Responses of microalgal taxa in OA experiments have been quite variable. Several recent studies have found that at elevated CO2 concentrations (up to 1000 µatm) photosynthesis and growth tends to increase at low irradiances but decrease at higher irradiances [30], [31], [32], [33]. In particular, it has been found that elevated CO2 levels cause an onset of photoinhibition at lower irradiances [32]. This response, however, is not universal. While many studies report that diatom growth rates respond positively to moderate increases in pCO2 [33], [34], [35], others showed little or no change [36], [37], [38], [39]. With dinoflagellates also, many have shown little response to changes in pCO2 that are consistent with end of century scenarios [40].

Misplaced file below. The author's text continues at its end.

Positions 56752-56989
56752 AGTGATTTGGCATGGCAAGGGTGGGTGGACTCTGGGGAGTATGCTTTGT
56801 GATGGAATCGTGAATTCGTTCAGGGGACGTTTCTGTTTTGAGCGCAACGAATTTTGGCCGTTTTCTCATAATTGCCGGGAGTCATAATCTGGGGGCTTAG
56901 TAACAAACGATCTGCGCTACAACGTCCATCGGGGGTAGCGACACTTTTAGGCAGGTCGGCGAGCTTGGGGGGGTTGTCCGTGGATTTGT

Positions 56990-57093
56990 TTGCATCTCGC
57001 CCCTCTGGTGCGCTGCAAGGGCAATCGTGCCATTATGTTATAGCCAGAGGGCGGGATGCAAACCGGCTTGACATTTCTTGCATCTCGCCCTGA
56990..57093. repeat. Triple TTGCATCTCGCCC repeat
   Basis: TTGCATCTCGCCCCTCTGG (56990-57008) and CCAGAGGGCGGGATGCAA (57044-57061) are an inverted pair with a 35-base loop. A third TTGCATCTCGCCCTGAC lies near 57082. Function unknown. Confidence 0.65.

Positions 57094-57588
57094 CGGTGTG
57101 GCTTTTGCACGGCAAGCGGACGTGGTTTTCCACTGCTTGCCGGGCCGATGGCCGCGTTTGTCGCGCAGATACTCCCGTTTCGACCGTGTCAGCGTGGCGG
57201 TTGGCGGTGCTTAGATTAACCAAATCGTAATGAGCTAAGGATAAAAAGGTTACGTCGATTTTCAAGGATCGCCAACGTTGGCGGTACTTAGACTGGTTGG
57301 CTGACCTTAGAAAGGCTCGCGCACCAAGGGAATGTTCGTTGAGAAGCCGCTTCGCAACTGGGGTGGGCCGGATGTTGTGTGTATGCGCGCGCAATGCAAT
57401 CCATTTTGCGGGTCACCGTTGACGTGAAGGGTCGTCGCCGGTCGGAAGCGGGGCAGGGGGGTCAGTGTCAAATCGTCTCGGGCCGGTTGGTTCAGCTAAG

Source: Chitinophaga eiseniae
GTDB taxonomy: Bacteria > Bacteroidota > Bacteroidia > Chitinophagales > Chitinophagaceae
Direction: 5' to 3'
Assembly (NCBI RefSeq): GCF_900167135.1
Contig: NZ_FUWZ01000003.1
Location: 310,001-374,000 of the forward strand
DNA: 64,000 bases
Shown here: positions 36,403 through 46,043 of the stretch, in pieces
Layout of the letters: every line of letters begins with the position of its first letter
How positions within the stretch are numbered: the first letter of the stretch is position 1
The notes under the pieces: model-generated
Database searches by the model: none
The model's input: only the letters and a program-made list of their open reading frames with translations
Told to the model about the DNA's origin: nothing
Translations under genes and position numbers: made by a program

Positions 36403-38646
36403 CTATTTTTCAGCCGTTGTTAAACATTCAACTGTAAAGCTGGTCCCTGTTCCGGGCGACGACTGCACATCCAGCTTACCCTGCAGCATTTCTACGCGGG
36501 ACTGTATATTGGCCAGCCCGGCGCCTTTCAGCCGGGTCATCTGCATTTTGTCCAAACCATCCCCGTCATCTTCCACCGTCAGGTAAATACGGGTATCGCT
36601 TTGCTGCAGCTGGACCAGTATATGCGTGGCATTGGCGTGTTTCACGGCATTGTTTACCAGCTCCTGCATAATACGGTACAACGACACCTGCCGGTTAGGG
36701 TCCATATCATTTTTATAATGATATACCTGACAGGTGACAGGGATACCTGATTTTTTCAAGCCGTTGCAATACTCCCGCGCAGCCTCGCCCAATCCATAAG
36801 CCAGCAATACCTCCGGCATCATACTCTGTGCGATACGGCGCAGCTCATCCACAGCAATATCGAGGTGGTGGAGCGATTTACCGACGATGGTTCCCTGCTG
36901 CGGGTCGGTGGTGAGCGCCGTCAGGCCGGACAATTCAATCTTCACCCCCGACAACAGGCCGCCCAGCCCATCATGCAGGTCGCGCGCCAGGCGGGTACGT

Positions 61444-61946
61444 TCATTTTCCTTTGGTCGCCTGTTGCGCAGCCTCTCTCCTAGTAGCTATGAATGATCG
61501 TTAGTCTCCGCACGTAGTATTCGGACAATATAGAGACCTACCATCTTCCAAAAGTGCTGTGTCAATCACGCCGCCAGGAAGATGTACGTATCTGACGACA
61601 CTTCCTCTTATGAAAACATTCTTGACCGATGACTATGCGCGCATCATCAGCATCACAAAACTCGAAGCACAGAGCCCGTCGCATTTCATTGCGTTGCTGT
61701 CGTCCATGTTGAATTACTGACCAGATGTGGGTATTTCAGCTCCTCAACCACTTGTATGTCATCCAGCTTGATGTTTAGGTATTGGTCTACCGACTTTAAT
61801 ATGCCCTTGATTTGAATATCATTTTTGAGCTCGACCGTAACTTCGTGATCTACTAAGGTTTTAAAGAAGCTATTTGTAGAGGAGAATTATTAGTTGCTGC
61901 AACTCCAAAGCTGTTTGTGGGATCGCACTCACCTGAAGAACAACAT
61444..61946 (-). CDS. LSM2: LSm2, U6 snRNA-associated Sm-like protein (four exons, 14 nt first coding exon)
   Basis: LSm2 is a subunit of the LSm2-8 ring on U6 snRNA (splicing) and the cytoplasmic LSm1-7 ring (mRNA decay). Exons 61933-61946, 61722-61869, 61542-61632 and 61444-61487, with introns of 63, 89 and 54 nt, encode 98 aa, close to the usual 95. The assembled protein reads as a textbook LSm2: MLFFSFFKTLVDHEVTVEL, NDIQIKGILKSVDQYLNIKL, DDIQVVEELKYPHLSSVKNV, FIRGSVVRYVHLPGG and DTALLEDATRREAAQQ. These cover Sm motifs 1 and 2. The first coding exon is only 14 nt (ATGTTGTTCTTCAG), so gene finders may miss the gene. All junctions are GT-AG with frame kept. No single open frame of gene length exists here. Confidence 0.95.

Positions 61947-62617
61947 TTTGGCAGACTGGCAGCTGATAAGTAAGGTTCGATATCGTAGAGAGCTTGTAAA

Some of the taxon-specific differences in response are possibly associated with the possession of an effective carbon concentrating mechanism (CCM). These are widespread in diatoms [41], including sea ice diatoms [42], and have also been reported in some dinoflagellates [43], [44]. However, it is not known whether a CCM is present in Polarella glacialis. Dinoflagellates are the only phytoplankton group that possesses form II Rubisco, which is mostly associated with anaerobic phototrophic bacteria, and has a particularly low affinity for CO2 [44]. Without a CCM these organisms would experience growth-limiting concentrations of CO2 under current oceanic conditions [44] and for brine algae this would be exacerbated in the very high pH conditions often experienced in late spring and early summer. For P. glacialis to dominate these highly variable microenvironments, often with very low CO2 and O2 supersaturation, possession of an effective CCM would be highly likely.